Last year I attended the first edition of the GSAS conference. The speaker roster was impressive and included George Fairbanks. Was because of it that I decided to read Just Enough Software Architecture, a risk-driven approach.
The outcome of the conference didn't live up to my expectations. The tone felt distant and somehow settling a differentiation between architects and developers, some kind of elitist barrier (and here for sure I am failing to describe precisely my impressions due to lack of English vocabulary). That was weird because most of the talks, the one from Fairbanks included, were not explicitly suggesting it at all.
Turns out I got a similar impression from the book. There is valuable information on it, that's for sure, but the tone and a big part of it feel distant, maybe too academic, despite of Fairbanks efforts to provide meaningful examples and an informal tone.
The book is structured in two main blocks. The first one introduces Risk-Driven Software Architecture, its main highlight and indeed an interesting approach. How you should architect your application based on the risks and quality attributes you know it requires, doing the right trade-offs to find a balance between deliverability and engineering. For instance, do not build an astonishingly scalable system if none of your quality attributes is performance. The way Fairbanks introduces this technique is enjoyable and well-illustrated, with solid examples for all of the standpoints.
The second block, though, is composed of thoroug descriptions of ways of representing models of the architecture, at different levels and with different techniques. This translates to, and I know I am oversimplifying here, diagrams.
Almost two-thirds of the book revolves around levels of detail, types of architecture representations, and the relations between them. The amount of theory and detail is noticeable and it is hard to relate big chunks of content to what I currently need as a software developer ( which might mean this disappointment is caused by a mix of expectations and momentum in my career). It took me a lot of time to finish the book because of the low engagement with this second block, especially after a first one way more practical and concise.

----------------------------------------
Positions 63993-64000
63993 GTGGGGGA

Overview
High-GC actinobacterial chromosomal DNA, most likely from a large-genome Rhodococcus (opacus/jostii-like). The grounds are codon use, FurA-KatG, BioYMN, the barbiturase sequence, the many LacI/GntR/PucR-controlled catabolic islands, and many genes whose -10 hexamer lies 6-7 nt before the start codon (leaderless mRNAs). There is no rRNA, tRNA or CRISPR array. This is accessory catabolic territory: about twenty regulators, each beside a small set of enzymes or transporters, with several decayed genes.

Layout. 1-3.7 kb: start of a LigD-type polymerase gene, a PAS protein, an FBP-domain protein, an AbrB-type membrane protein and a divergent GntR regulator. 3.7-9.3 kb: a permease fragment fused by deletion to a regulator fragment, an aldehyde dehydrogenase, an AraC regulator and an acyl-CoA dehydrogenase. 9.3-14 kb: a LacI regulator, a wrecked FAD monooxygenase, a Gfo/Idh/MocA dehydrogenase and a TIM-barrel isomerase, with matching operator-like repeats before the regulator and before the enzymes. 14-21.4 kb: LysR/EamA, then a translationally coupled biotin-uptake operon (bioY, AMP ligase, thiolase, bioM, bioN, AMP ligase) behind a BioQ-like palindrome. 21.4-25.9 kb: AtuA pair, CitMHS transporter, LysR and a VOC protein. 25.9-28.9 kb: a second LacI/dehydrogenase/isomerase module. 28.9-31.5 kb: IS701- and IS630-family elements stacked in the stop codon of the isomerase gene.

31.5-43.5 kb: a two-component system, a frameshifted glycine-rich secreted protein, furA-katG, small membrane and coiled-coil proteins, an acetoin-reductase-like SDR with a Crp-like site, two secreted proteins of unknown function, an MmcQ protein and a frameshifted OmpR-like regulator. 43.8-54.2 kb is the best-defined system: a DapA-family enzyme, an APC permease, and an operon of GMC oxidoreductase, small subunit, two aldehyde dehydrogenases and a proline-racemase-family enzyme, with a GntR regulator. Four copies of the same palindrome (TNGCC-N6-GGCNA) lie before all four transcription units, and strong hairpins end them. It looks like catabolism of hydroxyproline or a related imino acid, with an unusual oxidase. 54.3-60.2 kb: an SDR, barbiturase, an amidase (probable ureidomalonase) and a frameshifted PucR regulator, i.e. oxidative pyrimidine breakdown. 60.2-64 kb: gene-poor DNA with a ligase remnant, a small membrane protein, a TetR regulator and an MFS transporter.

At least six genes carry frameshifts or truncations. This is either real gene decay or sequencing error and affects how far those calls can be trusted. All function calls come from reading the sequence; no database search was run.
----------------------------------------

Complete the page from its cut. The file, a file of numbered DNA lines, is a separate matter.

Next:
Coming back to the conference perception, there is good stuff in the book and some things I will definitely take into account in my current and future projects. But at the same time, there is something hard to describe about it that made the reading not satisfactory. A contradiction between an approach to architecture encouraging doing just the necessary, and a tour about theoretical aspects of model representations that feel like way more than the necessary.
A first part that relates to software developers and a second part that relates to architects.
Top comments (3)
Thanks for taking the time to review the book. I agree with your overall assessment. When I wrote it, I was thinking that some people will just skim the intro, others will get a few chapters in, and even fewer will make it to the end. You have perseverance! I'm glad that the intro and first section were things you found relevant, even if the last section didn't help.
Software development is an interesting field because the people who are doing the hands-on work are the same ones who are doing the big picture thinking. In other fields, those are often separated activities, for better or worse. Most software we write is similar to what we wrote yesterday, so you can skip the big picture thinking. Once you are in unfamiliar territory, however, I think you will end up thinking about concepts that are covered in the end of the book -- the diagrams and abstractions. Most other engineering fields have some split between abstractions (electrical current, mechanical stresses, etc) and what's relevant when you are doing the work with your hands.
Since writing the book, I've stayed interested in the abstractions, but I'm trying to make them relevant to daily software development. That's what my talk at GSAS was about. You might also like Simon Brown's work, as he has done a great job of connecting design ideas with daily coding -- much less distant and less academic.
To be fair, I've learned to appreciate this book more and more since I read it.
That's a good point, and it is something I thought about several times while reading the book but failed to mention in the review: the examples provided cover several types of software systems, not only enterprise web applications that are the ones I work and have experience with. Probably my narrowed scope influenced my overall perception of the book. Sounds reasonable that the accurate model representations it describes are more relevant for applications like a car driving system or a factory robot software than for the classic 3-tier web application (and I'm not implying they are irrelevant in such applications).
Thanks for your comment, I wasn't expecting feedback that close to the "core" :)